On Reflection

The house always wins

House gate

I was eight months pregnant in April 1995 when Bronnie and I were driving on a crisp Spring countryside day to sign off on a new house. We were moving from Suffolk to Norfolk.

Prior to that, it had been an arduous and tiring search, not least (obviously) because of the bowling ball baby pressing down on my bladder 24 x 7. And when I say obviously, I of course mean obvious to the vagina carrying members of the population.

It was on this drive that Bronnie got a call.

Two miles from our destination to sign off on a new place, Bronnie got a call about another house viewing.

In light of this news, I may have said something co-operative, or I may have said if he thought I was going to drag my bleep bleep arse through another bleep bleep God forsaken house, I was going to bleep bleep shove his bleep bleep head up his bleep bleep arse and birth it through his bleep bleep penis minus painkillers.

Hard to remember now.


We end up at this dilapidated farmhouse that God hadn’t even bothered to glance at never mind inspecting and then forsooking. He couldn’t be doing with it.

Nor could I.

The place was dark, damp, dusty, dirty and, as I said, dilapidated.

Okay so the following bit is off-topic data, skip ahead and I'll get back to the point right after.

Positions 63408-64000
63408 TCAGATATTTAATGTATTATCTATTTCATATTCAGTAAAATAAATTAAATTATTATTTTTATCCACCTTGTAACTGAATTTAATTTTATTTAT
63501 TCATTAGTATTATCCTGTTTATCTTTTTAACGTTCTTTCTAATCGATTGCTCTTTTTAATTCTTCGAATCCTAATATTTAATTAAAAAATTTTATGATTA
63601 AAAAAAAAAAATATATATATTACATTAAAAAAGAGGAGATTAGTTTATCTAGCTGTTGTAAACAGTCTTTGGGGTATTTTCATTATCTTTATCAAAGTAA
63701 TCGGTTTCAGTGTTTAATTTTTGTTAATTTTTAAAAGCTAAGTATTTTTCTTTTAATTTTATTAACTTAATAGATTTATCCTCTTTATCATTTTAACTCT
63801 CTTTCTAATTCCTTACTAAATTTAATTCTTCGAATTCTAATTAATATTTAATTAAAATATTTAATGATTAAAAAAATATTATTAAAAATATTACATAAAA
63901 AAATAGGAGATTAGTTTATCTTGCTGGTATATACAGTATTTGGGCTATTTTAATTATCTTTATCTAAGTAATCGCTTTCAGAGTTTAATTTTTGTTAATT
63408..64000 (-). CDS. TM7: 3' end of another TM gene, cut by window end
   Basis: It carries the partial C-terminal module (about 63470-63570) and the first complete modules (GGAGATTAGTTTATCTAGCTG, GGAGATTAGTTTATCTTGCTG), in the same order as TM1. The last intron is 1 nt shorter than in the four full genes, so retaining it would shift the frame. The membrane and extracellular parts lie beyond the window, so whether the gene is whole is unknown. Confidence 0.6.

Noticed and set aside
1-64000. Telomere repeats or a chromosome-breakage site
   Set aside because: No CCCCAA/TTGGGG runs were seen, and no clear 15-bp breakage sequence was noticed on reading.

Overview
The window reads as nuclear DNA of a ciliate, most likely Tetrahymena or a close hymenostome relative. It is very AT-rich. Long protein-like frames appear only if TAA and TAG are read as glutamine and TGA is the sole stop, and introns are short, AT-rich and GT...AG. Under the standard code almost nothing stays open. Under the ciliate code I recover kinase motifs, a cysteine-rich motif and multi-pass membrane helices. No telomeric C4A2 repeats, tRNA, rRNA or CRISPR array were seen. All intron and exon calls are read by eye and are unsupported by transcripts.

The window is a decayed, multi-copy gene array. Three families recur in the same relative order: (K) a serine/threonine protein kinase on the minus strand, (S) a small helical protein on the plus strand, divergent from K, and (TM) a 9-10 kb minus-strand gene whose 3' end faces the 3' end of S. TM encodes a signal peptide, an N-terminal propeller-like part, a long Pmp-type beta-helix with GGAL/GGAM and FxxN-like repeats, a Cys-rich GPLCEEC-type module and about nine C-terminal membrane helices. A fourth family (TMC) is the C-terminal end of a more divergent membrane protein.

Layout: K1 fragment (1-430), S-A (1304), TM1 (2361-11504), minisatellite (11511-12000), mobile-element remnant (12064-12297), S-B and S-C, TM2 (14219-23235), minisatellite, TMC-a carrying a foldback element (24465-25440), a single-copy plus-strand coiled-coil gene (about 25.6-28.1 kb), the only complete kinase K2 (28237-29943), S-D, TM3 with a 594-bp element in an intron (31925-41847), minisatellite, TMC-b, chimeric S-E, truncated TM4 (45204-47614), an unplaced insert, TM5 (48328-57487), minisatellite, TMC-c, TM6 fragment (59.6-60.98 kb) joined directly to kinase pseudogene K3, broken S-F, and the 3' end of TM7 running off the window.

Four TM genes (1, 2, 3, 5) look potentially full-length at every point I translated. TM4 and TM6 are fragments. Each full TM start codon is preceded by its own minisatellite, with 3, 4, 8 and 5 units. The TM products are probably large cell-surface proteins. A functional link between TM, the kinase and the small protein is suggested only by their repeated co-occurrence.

Even the oven was in the same dank and dirty state! An oven which would require vacuuming inside and out before even attempting to clean it conventionally.

Horrified, I looked up from that oven astonished to find it was 17 years later and that we had raised a family in that cold and draughty farmhouse. A farmhouse we had gone from renting to buying to fixing to loving.

I could have ‘fixed’ Bronnie that day in April 1995, but smile wryly now that Team Speaks is on the move again – or rather Team Speaks is looking to be on the move again. So it is the pain of pouring over property outpourings which nudged that 1995 memory into sharp focus today. Well that and the children’s howling and caterwauling at one of the first houses we saw. A house that I fell in love with and them…not so much.

“Isn’t there a law, Mum, about the conditions children are allowed to live in, ‘cos we’re pretty sure this is the house they had in mind when that law was passed?”

No amount of reminiscing about a Spring drive, Daddy, a heavily pregnant me and a dilapidated farmhouse which then became home for 17 years making the least impression upon them – holding out as they are for a house which doesn’t need gutting and demolition orders stayed before moving in.

Bless ‘em.

For how can they yet know that we mere humans merely go through the motions of choosing a house; that our new (or old) house is already out there waiting for us and, when it is good and ready, will reveal itself and come find us. Favour and choose us to pass through its gates to inhabit it for our next 17 years of indelible family memories.